Paul Burstow has reversed plans to limit adult protection interventions to people at risk of “significant harm”, just days after they were announced and sparked concerns they would leave some adults unprotected.
Instead, forthcoming legislation will propose setting a threshold of “at risk of harm”, the care services minister told delegates at last Friday’s Action on Elder Abuse annual conference.
The U-turn came just nine days after Department of Health official Robert Parsons said the government planned to set a “significant harm” threshold, in a speech to a Community Care conference. Though this would be in line with current guidance, it went against the proposed ‘harm’ threshold set out by the Law Commission in its review of adult social care law, and sparked concerns that the abuse of people with lower-level disabilities would be missed.
At last week’s conference, one delegate asked Burstow: “Are you in a position to reassure us that the legislation will talk of the risk of harm, not the risk of significant harm?”
“I can answer that in one word,” said Burstow. “Yes.”
Explaining Burstow’s comments, a Department of Health spokesperson said today: “The minister’s response to a delegate’s question indicated that legislation will not refer to “significant harm’. However, the current policy position is that adults at risk of significant harm should be the subject of safeguarding work, building on the No Secrets statutory guidance.
“Of course how these terms are defined in the first ever adult safeguarding legislation in England will be critically important, and that is why we have been talking to people working in safeguarding to get their views on these issues.”
Powers of intervention
He also raised the possibility that social workers may get powers to intervene to protect people, something the government had previously indicated it opposed.
In a question to Burstow, Association of Directors of Social Work adult protection lead Val de Souza pointed to the success of the protection orders in the Adult Protection and Support (Scotland) Act 2007.
The act enables social workers to enter any place as part of adult protection inquiries and, with court approval, to remove an adult at risk for an assessment, remove them from a place of risk for seven days and ban alleged perpetrators from a specified place for up to six months.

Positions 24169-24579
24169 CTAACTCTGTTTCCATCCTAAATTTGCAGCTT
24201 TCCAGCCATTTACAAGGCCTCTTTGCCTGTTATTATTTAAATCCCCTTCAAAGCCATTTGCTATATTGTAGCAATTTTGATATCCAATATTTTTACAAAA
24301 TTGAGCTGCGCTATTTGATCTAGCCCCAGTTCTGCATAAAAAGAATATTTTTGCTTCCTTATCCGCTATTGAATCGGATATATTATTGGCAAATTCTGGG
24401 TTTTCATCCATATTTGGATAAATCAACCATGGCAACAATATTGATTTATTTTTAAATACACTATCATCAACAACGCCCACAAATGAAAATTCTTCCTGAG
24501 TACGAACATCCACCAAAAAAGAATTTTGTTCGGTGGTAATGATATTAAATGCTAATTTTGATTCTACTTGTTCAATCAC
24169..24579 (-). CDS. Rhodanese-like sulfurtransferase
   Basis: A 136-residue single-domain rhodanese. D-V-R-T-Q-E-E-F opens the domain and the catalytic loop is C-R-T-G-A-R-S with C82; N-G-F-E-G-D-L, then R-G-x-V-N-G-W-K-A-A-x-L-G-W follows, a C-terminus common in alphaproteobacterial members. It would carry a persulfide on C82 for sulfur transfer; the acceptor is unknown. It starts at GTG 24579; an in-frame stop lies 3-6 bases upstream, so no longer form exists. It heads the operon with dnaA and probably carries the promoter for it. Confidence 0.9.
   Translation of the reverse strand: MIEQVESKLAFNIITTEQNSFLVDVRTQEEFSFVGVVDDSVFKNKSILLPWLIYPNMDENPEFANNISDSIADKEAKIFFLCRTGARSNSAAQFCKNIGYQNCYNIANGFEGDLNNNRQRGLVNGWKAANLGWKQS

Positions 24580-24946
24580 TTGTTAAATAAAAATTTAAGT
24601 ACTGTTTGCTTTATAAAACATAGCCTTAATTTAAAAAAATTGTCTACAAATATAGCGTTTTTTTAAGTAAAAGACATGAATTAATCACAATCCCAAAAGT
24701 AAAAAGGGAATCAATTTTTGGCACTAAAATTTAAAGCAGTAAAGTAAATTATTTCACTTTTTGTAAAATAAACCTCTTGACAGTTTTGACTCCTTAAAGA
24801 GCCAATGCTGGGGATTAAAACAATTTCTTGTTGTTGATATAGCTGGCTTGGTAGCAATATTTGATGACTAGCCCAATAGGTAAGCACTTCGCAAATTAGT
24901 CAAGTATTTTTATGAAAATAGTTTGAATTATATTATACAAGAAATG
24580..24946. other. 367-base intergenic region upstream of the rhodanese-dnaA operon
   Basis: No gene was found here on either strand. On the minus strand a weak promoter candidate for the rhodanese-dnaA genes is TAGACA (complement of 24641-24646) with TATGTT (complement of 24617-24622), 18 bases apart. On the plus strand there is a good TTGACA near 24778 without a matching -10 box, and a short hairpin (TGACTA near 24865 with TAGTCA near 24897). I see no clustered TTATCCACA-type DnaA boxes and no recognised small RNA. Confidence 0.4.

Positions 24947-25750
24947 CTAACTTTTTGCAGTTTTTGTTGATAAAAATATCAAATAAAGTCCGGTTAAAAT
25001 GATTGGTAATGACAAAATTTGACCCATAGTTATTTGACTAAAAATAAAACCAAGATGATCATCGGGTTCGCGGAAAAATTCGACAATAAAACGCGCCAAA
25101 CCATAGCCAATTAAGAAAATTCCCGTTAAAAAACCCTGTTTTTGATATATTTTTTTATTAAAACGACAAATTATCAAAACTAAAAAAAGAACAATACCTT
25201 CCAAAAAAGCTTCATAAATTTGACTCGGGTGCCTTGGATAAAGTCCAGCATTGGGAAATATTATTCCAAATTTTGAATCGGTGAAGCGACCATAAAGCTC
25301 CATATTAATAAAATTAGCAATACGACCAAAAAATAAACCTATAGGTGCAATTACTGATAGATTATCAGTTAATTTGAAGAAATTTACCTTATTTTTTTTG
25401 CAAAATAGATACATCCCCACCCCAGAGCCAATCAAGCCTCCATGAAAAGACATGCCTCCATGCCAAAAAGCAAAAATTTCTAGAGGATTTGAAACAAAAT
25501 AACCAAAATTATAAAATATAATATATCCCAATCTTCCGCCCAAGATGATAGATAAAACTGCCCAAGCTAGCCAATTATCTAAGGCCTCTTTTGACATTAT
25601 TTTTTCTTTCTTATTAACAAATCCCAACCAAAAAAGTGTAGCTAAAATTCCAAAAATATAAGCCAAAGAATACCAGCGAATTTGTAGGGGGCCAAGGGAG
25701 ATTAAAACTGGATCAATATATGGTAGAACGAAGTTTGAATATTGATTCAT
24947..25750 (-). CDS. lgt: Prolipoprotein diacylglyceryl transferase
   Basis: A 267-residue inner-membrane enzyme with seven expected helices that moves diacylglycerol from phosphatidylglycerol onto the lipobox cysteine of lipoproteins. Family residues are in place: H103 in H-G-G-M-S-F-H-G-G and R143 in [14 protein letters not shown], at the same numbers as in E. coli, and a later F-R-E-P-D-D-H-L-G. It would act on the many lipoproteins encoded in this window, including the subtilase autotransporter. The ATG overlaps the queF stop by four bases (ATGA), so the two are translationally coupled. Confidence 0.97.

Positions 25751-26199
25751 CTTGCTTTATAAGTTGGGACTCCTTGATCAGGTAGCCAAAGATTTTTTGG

While these orders should be made with the vulnerable adults’ consent, this can be overridden if the victim is under “undue influence” from the perpetrator.
Practitioners have teeth
“Prior to the act there was never the teeth for practitioners to say, ‘these are the decisions we can take if the situation doesn’t change’,” said de Souza. “[The orders] influence practice and they give practitioners strength in what they do.”
In response, Burstow said: “We’ll look again at the numbers [of orders made in Scotland] and the basis on which they have been applied. The key test is how effective these processes are in empowering individuals to make choices.”
Earlier the conference had heard that there had been just one assessment order, four removal orders and 42 banning orders in the two years since the Scottish legislation came into force, from October 2008 to September 2010. By comparison, there were 2,485 adult protection investigations from April 2008 to November 2009.
“These are absolutely powers of last resort,” said Action on Elder Abuse trustee and former West Lothian Council social work manager Ronnie Barnes, who disclosed the figures in a presentation to the conference.
Barnes said he knew of no legal challenges to the use of protection orders. Though there has been no Scottish government evaluation of the impact of the legislation, Barnes said he felt it had put adult protection on a par with child protection.
Community Care Live
Adult safeguarding will be under discussion at this year’s Community Care Live, which takes place on 16 and 17 May. Register now for your free place.